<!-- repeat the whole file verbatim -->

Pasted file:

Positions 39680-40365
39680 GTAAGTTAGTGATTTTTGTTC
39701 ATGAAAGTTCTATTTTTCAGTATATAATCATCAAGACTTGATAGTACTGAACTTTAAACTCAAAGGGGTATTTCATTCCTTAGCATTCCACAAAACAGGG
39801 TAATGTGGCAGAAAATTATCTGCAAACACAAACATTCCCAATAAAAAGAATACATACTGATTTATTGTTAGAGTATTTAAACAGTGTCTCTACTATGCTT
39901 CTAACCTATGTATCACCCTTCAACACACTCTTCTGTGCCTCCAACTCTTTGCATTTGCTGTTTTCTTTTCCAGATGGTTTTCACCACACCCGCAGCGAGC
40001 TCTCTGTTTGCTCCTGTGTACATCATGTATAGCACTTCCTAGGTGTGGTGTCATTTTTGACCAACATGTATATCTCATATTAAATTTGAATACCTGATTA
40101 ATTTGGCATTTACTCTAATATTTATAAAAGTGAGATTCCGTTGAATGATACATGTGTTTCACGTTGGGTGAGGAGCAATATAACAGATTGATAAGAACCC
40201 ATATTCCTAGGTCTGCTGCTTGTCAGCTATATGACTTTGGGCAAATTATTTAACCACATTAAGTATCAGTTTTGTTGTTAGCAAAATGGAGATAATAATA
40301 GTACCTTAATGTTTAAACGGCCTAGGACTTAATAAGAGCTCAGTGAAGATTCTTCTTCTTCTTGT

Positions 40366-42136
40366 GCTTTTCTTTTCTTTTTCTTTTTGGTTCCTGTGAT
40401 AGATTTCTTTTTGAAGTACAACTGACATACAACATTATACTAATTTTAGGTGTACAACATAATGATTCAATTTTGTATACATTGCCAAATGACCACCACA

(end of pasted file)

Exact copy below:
Positions 39680-40365
39680 GTAAGTTAGTGATTTTTGTTC
39701 ATGAAAGTTCTATTTTTCAGTATATAATCATCAAGACTTGATAGTACTGAACTTTAAACTCAAAGGGGTATTTCATTCCTTAGCATTCCACAAAACAGGG
39801 TAATGTGGCAGAAAATTATCTGCAAACACAAACATTCCCAATAAAAAGAATACATACTGATTTATTGTTAGAGTATTTAAACAGTGTCTCTACTATGCTT
39901 CTAACCTATGTATCACCCTTCAACACACTCTTCTGTGCCTCCAACTCTTTGCATTTGCTGTTTTCTTTTCCAGATGGTTTTCACCACACCCGCAGCGAGC
40001 TCTCTGTTTGCTCCTGTGTACATCATGTATAGCACTTCCTAGGTGTGGTGTCATTTTTGACCAACATGTATATCTCATATTAAATTTGAATACCTGATTA
40101 ATTTGGCATTTACTCTAATATTTATAAAAGTGAGATTCCGTTGAATGATACATGTGTTTCACGTTGGGTGAGGAGCAATATAACAGATTGATAAGAACCC
40201 ATATTCCTAGGTCTGCTGCTTGTCAGCTATATGACTTTGGGCAAATTATTTAACCACATTAAGTATCAGTTTTGTTGTTAGCAAAATGGAGATAATAATA
40301 GTACCTTAATGTTTAAACGGCCTAGGACTTAATAAGAGCTCAGTGAAGATTCTTCTTCTTCTTGT

Positions 40366-42136
40366 GCTTTTCTTTTCTTTTTCTTTTTGGTTCCTGTGAT
40401 AGATTTCTTTTTGAAGTACAACTGACATACAACATTATACTAATTTTAGGTGTACAACATAATGATTCAATTTTGTATACATTGCCAAATGACCACCACA